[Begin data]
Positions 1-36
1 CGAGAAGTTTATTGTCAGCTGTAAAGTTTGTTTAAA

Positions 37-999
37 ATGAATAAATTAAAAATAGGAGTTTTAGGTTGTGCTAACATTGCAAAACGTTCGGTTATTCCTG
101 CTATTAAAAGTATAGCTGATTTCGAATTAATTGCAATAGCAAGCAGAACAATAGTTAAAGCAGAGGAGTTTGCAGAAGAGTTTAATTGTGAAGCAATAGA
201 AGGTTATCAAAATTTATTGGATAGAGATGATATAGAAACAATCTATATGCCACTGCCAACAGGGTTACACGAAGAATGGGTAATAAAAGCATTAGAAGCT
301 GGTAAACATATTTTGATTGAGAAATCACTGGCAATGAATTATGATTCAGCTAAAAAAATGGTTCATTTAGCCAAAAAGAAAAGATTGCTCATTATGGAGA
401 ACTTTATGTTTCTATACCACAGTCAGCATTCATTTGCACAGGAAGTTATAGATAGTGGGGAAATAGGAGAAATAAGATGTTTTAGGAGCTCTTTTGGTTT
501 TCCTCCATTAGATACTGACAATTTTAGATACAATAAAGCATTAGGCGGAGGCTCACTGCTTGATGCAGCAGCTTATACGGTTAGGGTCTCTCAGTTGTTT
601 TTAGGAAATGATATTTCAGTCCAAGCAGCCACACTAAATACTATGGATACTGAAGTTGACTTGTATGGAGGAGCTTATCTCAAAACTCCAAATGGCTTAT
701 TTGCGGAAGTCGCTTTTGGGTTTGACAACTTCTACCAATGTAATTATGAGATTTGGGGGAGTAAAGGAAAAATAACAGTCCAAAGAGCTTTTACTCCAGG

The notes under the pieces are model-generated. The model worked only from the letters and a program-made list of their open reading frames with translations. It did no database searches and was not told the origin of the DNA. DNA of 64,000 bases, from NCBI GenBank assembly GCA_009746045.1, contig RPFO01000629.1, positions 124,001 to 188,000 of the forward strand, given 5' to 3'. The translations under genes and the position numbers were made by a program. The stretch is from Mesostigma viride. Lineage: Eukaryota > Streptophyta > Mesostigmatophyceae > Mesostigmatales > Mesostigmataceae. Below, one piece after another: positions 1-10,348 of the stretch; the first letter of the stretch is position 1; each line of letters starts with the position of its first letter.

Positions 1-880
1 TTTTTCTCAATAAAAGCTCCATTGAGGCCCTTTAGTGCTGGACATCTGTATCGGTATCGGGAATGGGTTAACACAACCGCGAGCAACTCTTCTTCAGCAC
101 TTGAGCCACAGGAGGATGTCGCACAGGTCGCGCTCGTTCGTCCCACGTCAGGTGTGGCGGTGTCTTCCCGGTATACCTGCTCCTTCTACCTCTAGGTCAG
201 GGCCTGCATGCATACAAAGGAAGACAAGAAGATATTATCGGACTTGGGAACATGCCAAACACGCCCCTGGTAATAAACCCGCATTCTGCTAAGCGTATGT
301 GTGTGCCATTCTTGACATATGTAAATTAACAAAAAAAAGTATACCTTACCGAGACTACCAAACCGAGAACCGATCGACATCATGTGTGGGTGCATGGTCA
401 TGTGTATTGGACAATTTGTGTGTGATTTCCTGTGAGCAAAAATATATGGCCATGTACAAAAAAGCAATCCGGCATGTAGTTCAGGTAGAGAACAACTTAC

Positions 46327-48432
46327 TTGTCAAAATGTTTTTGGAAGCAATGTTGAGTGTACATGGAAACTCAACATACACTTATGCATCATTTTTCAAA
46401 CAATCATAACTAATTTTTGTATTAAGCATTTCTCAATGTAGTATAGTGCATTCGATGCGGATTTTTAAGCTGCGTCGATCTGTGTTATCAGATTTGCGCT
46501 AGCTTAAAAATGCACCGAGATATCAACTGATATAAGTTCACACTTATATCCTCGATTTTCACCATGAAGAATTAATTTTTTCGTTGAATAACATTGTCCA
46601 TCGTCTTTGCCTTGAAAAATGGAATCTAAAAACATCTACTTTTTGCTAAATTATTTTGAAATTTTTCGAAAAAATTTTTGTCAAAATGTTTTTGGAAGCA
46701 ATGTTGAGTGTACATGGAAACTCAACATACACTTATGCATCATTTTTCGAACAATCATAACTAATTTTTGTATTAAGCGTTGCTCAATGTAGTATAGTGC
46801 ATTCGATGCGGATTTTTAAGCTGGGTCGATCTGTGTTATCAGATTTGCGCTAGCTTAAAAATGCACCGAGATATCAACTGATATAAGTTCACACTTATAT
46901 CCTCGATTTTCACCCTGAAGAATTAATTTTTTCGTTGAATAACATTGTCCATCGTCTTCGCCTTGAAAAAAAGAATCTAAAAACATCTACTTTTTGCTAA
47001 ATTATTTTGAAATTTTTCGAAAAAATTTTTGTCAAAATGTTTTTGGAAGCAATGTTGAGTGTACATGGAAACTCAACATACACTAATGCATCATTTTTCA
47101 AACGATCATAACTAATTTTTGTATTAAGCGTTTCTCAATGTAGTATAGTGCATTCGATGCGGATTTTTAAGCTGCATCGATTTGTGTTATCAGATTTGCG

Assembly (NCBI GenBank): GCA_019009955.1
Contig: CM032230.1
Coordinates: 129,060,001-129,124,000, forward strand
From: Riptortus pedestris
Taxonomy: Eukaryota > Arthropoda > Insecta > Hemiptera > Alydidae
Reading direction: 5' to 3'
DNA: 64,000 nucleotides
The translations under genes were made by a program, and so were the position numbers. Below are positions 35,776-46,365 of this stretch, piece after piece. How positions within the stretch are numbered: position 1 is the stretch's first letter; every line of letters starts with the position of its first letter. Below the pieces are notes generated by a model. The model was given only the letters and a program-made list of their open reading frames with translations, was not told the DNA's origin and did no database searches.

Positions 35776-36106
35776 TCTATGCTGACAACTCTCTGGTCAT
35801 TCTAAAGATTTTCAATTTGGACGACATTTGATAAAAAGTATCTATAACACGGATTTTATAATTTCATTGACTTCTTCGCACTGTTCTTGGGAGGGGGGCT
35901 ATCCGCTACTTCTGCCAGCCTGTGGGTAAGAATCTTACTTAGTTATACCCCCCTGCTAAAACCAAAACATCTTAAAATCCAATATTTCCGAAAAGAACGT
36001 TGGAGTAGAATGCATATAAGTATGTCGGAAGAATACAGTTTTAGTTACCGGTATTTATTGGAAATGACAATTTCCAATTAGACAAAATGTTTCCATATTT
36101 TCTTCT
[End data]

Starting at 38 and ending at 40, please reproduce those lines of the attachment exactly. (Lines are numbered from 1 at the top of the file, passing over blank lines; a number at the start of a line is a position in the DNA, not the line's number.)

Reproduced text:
35776 TCTATGCTGACAACTCTCTGGTCAT
35801 TCTAAAGATTTTCAATTTGGACGACATTTGATAAAAAGTATCTATAACACGGATTTTATAATTTCATTGACTTCTTCGCACTGTTCTTGGGAGGGGGGCT
35901 ATCCGCTACTTCTGCCAGCCTGTGGGTAAGAATCTTACTTAGTTATACCCCCCTGCTAAAACCAAAACATCTTAAAATCCAATATTTCCGAAAAGAACGT